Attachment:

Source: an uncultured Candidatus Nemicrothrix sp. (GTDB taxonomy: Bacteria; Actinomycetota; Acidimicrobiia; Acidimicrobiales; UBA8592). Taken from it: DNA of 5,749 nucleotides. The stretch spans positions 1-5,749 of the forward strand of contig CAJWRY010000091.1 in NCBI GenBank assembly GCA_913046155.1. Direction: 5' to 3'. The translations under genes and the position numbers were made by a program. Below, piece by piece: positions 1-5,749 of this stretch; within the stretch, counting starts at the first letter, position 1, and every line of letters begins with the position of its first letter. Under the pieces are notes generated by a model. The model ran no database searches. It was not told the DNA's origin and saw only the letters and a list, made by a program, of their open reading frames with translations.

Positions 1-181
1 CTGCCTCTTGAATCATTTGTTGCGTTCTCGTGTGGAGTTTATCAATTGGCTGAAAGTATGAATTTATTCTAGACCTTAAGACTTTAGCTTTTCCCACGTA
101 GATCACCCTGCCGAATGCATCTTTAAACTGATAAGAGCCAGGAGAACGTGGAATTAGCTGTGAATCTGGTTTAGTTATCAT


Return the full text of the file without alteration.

Source: an uncultured Candidatus Nemicrothrix sp. (GTDB taxonomy: Bacteria; Actinomycetota; Acidimicrobiia; Acidimicrobiales; UBA8592). Taken from it: DNA of 5,749 nucleotides. The stretch spans positions 1-5,749 of the forward strand of contig CAJWRY010000091.1 in NCBI GenBank assembly GCA_913046155.1. Direction: 5' to 3'. The translations under genes and the position numbers were made by a program. Below, piece by piece: positions 1-5,749 of this stretch; within the stretch, counting starts at the first letter, position 1, and every line of letters begins with the position of its first letter. Under the pieces are notes generated by a model. The model ran no database searches. It was not told the DNA's origin and saw only the letters and a list, made by a program, of their open reading frames with translations.

Positions 1-181
1 CTGCCTCTTGAATCATTTGTTGCGTTCTCGTGTGGAGTTTATCAATTGGCTGAAAGTATGAATTTATTCTAGACCTTAAGACTTTAGCTTTTCCCACGTA
101 GATCACCCTGCCGAATGCATCTTTAAACTGATAAGAGCCAGGAGAACGTGGAATTAGCTGTGAATCTGGTTTAGTTATCAT